Using Bloch modes to study the extraordinary transmission of light through a periodic array of slits in a metallic host, we discuss the differing roles of surface plasmon polaritons and Wood’s anomalies in the observed behavior of such structures. Under certain circumstances, the first few excited modes appear to play a decisive role in determining the transmission efficiency of the array. Surface plasmon excitations tend to reduce the transmissivity of a semi-infinitely thick slit array, yet, paradoxically, the same reduction can account for enhanced transmission in an array of finite thickness τ, provided that τ is tuned to a Fabry-Perot-like resonance between the entrance and exit facets of the slit array. At the Wood anomaly, power redistribution produces sharp peaks in the diffraction efficiencies of various reflected and transmitted orders of the semi-infinite structure. With skew incidence, the degenerate states split, resulting in two peaks and two valleys, as observed by Wood in his 1902 experiments.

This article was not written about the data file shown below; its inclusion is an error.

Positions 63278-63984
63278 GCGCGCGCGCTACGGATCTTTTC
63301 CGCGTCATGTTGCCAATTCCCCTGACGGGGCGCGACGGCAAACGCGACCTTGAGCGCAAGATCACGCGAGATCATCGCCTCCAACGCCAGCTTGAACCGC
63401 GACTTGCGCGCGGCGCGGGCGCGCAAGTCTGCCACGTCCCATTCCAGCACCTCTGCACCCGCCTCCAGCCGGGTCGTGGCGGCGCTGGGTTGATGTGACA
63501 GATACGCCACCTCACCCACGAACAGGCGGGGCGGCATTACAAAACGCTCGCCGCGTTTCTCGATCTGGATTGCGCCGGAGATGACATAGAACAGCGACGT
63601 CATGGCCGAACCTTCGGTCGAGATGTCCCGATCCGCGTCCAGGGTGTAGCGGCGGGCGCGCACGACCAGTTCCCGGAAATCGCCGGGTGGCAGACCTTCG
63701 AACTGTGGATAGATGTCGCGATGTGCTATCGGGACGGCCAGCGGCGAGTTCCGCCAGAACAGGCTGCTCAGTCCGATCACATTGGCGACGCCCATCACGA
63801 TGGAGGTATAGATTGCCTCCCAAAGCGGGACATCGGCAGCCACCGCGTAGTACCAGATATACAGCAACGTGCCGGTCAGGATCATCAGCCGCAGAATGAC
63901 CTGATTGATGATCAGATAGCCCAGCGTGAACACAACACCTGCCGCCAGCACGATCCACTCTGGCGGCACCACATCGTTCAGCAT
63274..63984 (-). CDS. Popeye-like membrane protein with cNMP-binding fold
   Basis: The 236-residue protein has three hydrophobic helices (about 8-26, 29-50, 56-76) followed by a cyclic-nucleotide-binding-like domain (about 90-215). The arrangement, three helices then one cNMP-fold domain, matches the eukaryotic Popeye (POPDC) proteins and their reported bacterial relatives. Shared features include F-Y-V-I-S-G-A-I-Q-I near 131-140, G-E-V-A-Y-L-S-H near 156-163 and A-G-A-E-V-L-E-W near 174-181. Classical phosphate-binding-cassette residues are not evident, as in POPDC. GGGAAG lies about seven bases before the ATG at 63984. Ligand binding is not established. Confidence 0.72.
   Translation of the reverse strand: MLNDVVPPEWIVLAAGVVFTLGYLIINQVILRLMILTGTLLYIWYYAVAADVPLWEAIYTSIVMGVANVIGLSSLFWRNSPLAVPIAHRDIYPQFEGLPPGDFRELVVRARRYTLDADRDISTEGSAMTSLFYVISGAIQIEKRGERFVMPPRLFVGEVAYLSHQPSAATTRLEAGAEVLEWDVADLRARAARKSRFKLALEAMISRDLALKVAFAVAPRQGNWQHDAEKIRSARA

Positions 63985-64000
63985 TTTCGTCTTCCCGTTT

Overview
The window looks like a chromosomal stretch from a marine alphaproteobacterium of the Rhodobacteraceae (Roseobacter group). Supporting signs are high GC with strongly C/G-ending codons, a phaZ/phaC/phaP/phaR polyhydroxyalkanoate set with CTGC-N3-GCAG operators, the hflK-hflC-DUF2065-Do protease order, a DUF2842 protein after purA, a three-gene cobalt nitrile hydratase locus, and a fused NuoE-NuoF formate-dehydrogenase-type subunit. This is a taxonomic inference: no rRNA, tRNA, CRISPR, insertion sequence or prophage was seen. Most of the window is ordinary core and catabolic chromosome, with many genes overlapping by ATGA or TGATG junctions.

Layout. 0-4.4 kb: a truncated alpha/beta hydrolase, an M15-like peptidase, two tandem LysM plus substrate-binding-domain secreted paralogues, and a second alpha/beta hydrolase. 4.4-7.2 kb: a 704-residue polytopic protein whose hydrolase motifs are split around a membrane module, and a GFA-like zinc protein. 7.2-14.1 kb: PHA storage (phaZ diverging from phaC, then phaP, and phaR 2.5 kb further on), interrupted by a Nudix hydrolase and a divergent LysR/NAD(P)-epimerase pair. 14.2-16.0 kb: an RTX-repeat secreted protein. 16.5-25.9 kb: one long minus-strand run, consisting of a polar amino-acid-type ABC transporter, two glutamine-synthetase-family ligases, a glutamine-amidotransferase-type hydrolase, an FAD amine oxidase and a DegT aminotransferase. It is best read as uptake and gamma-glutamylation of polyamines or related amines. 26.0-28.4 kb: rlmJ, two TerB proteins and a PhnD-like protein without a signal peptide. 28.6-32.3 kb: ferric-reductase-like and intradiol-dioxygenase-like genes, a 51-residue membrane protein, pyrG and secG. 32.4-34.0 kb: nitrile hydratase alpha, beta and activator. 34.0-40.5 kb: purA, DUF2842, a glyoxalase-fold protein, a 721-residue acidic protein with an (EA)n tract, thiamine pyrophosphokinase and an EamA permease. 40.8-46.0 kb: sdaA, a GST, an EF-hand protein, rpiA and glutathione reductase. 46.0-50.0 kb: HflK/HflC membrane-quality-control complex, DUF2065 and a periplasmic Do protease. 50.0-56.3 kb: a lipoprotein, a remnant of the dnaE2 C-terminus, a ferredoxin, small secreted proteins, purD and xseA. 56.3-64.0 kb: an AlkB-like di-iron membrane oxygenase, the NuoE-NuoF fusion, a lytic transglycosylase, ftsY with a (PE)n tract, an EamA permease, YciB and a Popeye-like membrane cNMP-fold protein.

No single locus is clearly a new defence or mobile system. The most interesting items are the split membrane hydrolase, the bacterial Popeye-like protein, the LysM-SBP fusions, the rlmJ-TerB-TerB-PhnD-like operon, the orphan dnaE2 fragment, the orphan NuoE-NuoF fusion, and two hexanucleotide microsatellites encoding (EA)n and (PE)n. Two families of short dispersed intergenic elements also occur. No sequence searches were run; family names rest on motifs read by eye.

© 2006 Optical Society of America
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